Just let me deal with it. It’s my life and my choice.” My 17-year-old daughter pointedly jabs these words at me, often in relation to my telling her that she has to work on her college applications.
On the face, her sentiment seems rational enough, but I’ve learned never to trust the apparent sanity of anything that comes out of a teenager’s mouth.
I understand her desire to be in control of her future and the college process is certainly the place for this. Shouldn’t she be the one to chose where she goes? In college she will choose her major, her first job, take the biggest steps into her future. Shouldn’t she be in control of the process and invest herself in the outcome?
Yes… but. Nothing is simple in adolescence. Faced with either going out with friends or writing another application essay, she might pick spending time with her crew. In her mind, the consequence is not getting that early application in to her first-choice school, but there is still regular admissions and there are other schools she’d be happy to go to, so no biggie.
That she exists in the moment is both the beauty and danger of her teenage mind. My girl lives fully. Happy or sad, she feels deeply, and also bounces back quickly, sloughing off a bad test or lost volleyball game and throwing herself into the next moment. However, understanding the consequences of decisions in a time frame extending beyond today is not her strong suit.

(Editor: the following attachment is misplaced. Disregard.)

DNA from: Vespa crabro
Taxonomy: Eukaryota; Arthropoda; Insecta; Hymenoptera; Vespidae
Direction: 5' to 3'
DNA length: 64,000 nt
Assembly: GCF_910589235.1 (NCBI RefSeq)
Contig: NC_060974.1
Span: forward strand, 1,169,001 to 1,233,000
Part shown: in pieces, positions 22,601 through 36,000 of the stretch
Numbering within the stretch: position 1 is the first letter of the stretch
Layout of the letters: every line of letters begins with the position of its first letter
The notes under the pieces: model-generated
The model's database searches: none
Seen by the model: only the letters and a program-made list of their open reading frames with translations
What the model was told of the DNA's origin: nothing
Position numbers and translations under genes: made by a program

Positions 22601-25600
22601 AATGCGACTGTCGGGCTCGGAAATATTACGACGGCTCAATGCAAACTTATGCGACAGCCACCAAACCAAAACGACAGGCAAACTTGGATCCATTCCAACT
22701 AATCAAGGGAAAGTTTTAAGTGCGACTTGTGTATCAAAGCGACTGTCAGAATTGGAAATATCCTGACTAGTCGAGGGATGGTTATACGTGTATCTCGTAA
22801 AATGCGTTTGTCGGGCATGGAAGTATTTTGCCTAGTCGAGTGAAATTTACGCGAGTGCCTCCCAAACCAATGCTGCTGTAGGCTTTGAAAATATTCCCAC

That seems to be my job, anticipating the long-term impact of her decisions and trying to help her see, understand and feel them. Failing that, I enforce some sort of reality check. Occasionally, this includes ratcheting up the pressure, like making her stay home and get those essays done instead of going out with friends.
Submitting college applications through Early Decision or Early Admission programs can be a big advantage, sometimes making the difference between getting in and being rejected as a regular applicant. My girl says I only care about her getting into the best school she can. What I’m really thinking is that I want her to go somewhere that will offer her the most opportunities for her future, preparing her for whatever she decides to do.
I could just let her “handle” it. The applications might be done on time or they might not and, either way, she certainly would face the consequences. It is one thing to let her screw up a single English paper or miss a softball game, but quite another to let her throw away opportunities that could impact the rest of her life.
In the end, I’m trying to make sure she doesn’t throw away chances because she can’t appreciate their potential importance. Some day soon it will all be up to her to deal with.
I’m just making sure she has choices when she reaches that day.